Florida Gov. Rick Scott, who pledged during his campaign to make people receiving welfare assistance pass drug tests, is making state workers take drug tests, too. Scott signed an executive order today requiring all prospective hires under the governor's direction first take a drug test. He also ordered that all current employees be subject to random drug screenings.
The ACLU says the random testing proposal already was ruled unconstitutional in a 2004 ACLU case against the Department of Juvenile Justice.
"I'm not sure why Governor Scott does not know that the policy he recreated by Executive Order today has already been declared unconstitutional," said Howard Simon, the executive director of the ACLU of Florida. "The state of Florida cannot force people to surrender their constitutional rights in order to work for the state. Absent any evidence of illegal drug use, or assigned a safety-sensitive job, people have a right to be left alone."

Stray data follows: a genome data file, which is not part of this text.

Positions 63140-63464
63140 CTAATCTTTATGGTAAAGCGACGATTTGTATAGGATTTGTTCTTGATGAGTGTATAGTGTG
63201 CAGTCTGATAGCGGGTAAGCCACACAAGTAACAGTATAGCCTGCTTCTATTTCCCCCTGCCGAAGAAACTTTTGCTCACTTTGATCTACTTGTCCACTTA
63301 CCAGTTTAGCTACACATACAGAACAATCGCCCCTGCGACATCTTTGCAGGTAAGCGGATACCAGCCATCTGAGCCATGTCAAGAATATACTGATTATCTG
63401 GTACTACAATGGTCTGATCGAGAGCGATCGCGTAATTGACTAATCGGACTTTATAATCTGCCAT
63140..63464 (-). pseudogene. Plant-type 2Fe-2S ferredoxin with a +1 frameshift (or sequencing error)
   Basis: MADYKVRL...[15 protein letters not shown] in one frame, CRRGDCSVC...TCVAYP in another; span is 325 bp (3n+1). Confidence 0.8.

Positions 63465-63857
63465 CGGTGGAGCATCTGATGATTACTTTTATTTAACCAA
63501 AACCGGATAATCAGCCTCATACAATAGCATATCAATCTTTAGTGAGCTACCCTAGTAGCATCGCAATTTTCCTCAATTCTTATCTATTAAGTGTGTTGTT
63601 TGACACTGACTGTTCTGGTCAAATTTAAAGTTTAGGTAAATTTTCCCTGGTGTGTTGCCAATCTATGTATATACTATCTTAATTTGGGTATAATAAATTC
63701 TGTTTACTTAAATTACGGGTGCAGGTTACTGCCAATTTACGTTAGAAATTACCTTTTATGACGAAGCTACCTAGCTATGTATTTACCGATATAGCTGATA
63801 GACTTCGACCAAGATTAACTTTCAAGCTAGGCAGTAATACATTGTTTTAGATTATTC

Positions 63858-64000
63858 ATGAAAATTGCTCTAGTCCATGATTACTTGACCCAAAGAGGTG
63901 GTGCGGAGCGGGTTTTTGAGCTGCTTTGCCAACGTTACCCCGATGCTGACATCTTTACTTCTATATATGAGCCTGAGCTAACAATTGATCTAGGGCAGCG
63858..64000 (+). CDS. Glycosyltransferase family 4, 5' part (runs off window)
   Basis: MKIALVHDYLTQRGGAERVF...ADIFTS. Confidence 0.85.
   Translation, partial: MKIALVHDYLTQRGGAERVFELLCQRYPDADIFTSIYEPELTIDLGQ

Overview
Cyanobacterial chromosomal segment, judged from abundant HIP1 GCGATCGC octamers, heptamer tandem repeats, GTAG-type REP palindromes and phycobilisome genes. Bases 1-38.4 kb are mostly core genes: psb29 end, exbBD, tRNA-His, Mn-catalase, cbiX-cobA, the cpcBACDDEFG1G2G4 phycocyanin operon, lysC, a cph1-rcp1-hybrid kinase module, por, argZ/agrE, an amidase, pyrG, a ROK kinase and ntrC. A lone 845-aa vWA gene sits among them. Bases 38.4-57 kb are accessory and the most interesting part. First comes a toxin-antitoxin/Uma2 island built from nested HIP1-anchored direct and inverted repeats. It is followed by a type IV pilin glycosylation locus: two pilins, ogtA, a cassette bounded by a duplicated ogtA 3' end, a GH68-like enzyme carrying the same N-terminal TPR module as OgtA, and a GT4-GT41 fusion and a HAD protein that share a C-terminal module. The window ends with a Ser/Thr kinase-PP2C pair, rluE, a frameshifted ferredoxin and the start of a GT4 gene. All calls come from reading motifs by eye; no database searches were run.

Simon said the ACLU would represent any state employee who would like to challenge the policy should it take effect.
(If it does, and if you happen to be wondering, Scott's agencies have 60 days to amend their drug testing policies. The agencies must start the random drug testing within 60 days after that. That's a total of up to 120 days. In case you are wondering).